Beyond the matter of the gospel and how we are saved, there are several other biblical truths that we cannot yield or we compromise the essence of the Christian faith. The inspiration, authority, and total trustworthiness of Scripture must never be compromised or we have no objective, authoritative basis for our faith. The nature of God as a Triune being, one God who subsists in three equal and co-eternal persons is another essential. We must affirm both the full deity and the full humanity of Jesus. It is also essential to affirm His sacrificial death on the cross, His bodily resurrection from the dead, His bodily ascension into heaven, and His bodily return in power and glory to judge all the living and the dead. Any concession on these essentials, even if it is for the sake of unity, is wrong because it is to join with those who are Christian in name only, but not in God’s sight. Concession is never right if it compromises essential truth from God’s Word.

2. Concession is right when it is done out of love to avoid offending others (15:19-29).

James sums up his judgment first by affirming that the Gentiles should not be forced to adopt circumcision and the keeping of the Law of Moses (15:19). Some think that James’ conclusion and the letter are weak in that they never state directly that these things are not required (James Boice, Acts [Zondervan], p. 266). Perhaps James and the Council were trying to be diplomatic, while still making the point, which the church at Antioch understood (15:31).

Then (15:20-21) James mentions four things that the Gentile Christians should abstain from for the sake of not offending the Jews. Three of these were not essential doctrinal matters, but rather matters that took into consideration the social situation and sought to avoid needlessly giving offense.  There are several views of verse 21. Without going into all of the possibilities, it seems to me that James is saying, “The reason that the Gentile believers should abstain from these four behaviors is that almost every city has adherents to the Jewish faith. So as not needlessly to offend Jews who need to believe in Christ as Savior, and so as not to offend recently converted Jews who are in the churches and thus cause divisions, Gentile Christians need to abstain from these four things.”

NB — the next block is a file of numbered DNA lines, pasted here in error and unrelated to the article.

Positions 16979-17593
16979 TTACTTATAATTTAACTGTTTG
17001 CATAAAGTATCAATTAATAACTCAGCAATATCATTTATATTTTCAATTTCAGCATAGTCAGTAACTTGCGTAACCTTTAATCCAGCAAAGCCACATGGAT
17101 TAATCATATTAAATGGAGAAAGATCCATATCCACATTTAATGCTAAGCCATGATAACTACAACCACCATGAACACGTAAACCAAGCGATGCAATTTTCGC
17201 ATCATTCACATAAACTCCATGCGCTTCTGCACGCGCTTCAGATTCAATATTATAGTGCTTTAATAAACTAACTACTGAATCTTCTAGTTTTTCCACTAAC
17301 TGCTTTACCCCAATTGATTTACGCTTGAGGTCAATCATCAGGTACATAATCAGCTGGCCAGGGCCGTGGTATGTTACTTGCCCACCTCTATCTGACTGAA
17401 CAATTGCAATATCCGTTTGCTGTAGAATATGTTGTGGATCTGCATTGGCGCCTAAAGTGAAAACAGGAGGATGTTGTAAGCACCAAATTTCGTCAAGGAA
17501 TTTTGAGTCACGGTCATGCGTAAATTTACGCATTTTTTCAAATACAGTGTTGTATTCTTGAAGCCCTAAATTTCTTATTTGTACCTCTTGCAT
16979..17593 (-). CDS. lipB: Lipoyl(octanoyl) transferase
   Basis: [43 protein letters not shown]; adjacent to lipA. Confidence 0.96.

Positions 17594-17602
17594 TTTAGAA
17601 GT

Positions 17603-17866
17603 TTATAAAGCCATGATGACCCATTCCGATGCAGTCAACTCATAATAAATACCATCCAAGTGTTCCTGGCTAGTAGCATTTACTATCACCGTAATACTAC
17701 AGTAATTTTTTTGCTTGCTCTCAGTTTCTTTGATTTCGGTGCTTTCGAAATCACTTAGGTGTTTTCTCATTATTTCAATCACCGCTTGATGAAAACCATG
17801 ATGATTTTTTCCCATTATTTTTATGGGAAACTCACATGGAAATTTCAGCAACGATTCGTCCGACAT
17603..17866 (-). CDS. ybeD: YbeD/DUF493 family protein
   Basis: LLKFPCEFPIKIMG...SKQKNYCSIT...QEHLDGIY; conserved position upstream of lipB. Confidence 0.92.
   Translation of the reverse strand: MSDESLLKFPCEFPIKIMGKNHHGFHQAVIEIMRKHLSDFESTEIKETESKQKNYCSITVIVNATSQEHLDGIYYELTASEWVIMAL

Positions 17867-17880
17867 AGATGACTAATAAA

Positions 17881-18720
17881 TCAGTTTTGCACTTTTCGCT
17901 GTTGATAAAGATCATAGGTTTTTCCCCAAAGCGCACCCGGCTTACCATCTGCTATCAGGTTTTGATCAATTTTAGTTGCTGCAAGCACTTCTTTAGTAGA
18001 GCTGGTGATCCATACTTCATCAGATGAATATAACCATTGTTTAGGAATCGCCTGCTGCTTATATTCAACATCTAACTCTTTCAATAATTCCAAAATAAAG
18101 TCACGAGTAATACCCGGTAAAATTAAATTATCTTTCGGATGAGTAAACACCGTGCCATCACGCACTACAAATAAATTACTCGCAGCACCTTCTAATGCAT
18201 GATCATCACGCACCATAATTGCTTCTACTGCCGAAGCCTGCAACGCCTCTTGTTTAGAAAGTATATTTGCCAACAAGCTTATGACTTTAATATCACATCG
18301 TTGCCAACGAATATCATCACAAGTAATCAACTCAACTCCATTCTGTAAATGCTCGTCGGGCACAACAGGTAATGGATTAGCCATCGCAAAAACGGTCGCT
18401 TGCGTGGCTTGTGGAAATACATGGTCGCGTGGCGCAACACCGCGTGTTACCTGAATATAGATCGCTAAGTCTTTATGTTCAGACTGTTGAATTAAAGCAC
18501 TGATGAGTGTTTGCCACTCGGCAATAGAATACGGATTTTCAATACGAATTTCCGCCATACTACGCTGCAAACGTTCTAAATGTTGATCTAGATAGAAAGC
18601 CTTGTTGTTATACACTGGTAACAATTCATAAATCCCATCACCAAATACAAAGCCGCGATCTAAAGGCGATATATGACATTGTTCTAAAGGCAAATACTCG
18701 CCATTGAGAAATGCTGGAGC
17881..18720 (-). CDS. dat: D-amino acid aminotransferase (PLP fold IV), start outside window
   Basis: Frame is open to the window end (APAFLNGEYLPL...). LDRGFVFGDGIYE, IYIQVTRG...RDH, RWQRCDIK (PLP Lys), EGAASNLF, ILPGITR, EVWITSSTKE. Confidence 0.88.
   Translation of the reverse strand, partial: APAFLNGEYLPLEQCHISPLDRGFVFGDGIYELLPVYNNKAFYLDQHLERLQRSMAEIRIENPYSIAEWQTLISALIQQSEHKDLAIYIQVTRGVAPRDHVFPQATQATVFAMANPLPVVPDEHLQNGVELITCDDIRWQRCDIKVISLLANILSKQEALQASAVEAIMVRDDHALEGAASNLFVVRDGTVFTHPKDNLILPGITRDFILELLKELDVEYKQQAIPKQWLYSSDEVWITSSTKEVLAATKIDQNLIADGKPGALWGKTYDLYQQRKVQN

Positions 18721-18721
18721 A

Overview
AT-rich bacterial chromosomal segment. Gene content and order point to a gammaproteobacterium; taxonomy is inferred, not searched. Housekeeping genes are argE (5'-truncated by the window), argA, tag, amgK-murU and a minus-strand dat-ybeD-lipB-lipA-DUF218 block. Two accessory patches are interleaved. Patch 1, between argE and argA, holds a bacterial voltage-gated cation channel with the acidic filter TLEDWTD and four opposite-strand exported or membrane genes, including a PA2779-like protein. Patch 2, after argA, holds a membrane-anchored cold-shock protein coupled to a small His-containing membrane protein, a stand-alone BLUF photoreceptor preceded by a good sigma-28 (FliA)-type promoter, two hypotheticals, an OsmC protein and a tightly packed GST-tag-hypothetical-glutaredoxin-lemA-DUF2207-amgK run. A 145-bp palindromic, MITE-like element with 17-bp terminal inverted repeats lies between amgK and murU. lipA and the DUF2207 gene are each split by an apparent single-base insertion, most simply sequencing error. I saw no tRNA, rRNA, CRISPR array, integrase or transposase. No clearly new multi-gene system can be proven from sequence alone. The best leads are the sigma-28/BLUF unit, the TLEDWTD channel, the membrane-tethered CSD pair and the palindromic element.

The four things are repeated, although in slightly different order, in the letter (15:29), which James probably drafted with the approval of the whole body. The tone of the letter is not authoritative and demanding, with warnings of judgment if it is not obeyed. Rather, the overall tone is kind and encouraging toward the Gentile believers, and supportive of Paul and Barnabas and their outreach to the Gentiles. It also makes it clear that the false teachers had acted without the approval of the leaders in Jerusalem.

The fact that three of the requirements seem to be related to the Jewish ceremonial law, whereas the other seems to be moral, has led to many textual variants and interpretations. Some take them all to be moral; others take them all to be ceremonial. I think that three of the items related to Jewish ceremonial laws, and the other (fornication) related to a moral issue toward which many Gentiles would be insensitive because of their culture.

The first item, “things contaminated by idols,” or “sacrificed to idols,” referred to meat that had been offered to pagan gods, but then was sold in the marketplace. It would be offensive to most Jews if Gentile Christians ate such meat. “Blood and things strangled” referred to eating meat that had not been killed by draining the blood from it, thus violating Jewish dietary laws (Gen. 9:4; Lev. 3:17; 7:26; 17:10-14; 19:26; et. al). While the Gentiles were not subject to these laws, the Council requested that they abstain from these practices so as not to offend the Jews.

The last item, “fornication,” has been variously interpreted. Since the other three items are ceremonial, and since the prohibition against sexual immorality would apply to every believer as a moral absolute, some understand it to refer to the levitical prohibition of marriage to a near relative (Lev. 18:6-18), which the rabbis described as “porneia” (Metzger, p. 380).  The problem with this view is that it is an unusual use of this Greek word, and most Gentiles would not have taken it in this sense.